Liturgical tradition dictates 7 specific texts that trace salvation history through the Old Testament.  But, I am wondering about some years focusing on telling the story of Jesus from Annunciation through Resurrection instead.    

The Paschal candle is in its element at the evening vigil.  (Candles simply do not make much of a statement in a sanctuary filled with morning light.)  At dusk, a huge Christ candle is lit from the bonfire.  Worshipers follow it into the darkened sanctuary and light their individual candles from it.  My mother who grew up in the Orthodox Church remembers following the Paschal candle around the outside of the church three times in the dark to recall Jesus’ three days in the tomb before entering the Easter sanctuary.   The candle is placed beside the baptismal font.  In some countries, worshipers carry light from the Christ candle home to light smaller Christ candles in their homes.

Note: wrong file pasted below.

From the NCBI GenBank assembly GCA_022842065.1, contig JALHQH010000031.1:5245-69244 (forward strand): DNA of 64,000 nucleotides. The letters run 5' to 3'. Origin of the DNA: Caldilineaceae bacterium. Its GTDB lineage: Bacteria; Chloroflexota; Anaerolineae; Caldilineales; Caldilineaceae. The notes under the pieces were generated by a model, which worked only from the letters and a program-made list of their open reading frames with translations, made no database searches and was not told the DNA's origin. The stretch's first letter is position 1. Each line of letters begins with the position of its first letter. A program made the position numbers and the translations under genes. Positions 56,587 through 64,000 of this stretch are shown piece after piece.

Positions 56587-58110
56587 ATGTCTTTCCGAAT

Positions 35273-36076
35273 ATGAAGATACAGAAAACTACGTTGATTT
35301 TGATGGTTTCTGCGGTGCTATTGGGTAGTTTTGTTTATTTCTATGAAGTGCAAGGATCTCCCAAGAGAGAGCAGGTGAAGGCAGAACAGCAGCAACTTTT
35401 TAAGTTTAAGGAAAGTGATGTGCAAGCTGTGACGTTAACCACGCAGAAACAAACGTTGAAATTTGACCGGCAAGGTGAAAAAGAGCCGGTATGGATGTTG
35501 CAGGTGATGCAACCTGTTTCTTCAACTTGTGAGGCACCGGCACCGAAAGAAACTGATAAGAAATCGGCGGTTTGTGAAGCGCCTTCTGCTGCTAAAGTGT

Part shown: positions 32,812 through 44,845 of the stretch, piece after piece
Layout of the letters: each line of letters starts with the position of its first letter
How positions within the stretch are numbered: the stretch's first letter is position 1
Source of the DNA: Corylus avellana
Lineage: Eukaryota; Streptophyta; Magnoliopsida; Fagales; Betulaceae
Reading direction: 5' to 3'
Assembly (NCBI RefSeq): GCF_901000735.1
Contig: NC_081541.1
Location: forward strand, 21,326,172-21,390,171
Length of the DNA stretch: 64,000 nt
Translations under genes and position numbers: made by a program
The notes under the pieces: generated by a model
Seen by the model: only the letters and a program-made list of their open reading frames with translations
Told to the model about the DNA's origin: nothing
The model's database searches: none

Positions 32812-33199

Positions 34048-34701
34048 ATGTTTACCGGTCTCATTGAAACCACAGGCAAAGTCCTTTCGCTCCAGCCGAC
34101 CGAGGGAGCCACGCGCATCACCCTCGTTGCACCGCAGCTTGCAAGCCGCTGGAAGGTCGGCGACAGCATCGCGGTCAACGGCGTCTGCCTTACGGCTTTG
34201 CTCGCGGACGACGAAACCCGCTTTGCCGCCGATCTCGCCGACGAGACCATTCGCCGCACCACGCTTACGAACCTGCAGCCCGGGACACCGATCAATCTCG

Families display a Christ candle in their home for the entire Easter season.  This pillar candle may be set in a bowl with fresh flowers or surrounded by other Easter symbols.  The church might provide an Easter devotional book (like the Advent devotional books many provide).  Once I have looked at the Easter readings, I’ll post a list of scripture readings that could become a bookmark to be sent home with families on Easter.  Or, families may simply light the candle once each day before a meal with one person saying “Christ is risen!” and the rest of the family replying “Christ is risen indeed!”

A simple white pillar candle may serve at home.  But families may use a nail to carve a cross in the side of the candle, inscribe the date of the year around the cross, alpha above the cross and omega below it. Some may stick 5 cloves in the cross to recall Christ’s wounds.  (I am wondering about saving the Christ candle from the Advent wreath to carve and light during Easter.)  Crosses in which these figures are painted in wax are also available commercially.

Though the Paschal candle is the star of the Easter vigil, it is often part of Easter morning worship and can be offered to Easter morning worshipers for worship at home.


Why aren’t there more bells in Easter celebrations?!  The Episcopalians brought jingle bells, silver dinner bells, even cow bells to ring constantly as we sang the first Easter hymn.  I had the sense some worshipers had searched out the bells for this purpose and rang the same one with relish every year.  I even wonder if it would be appropriate to ring the steeple bell, if your church has one, during this hymn.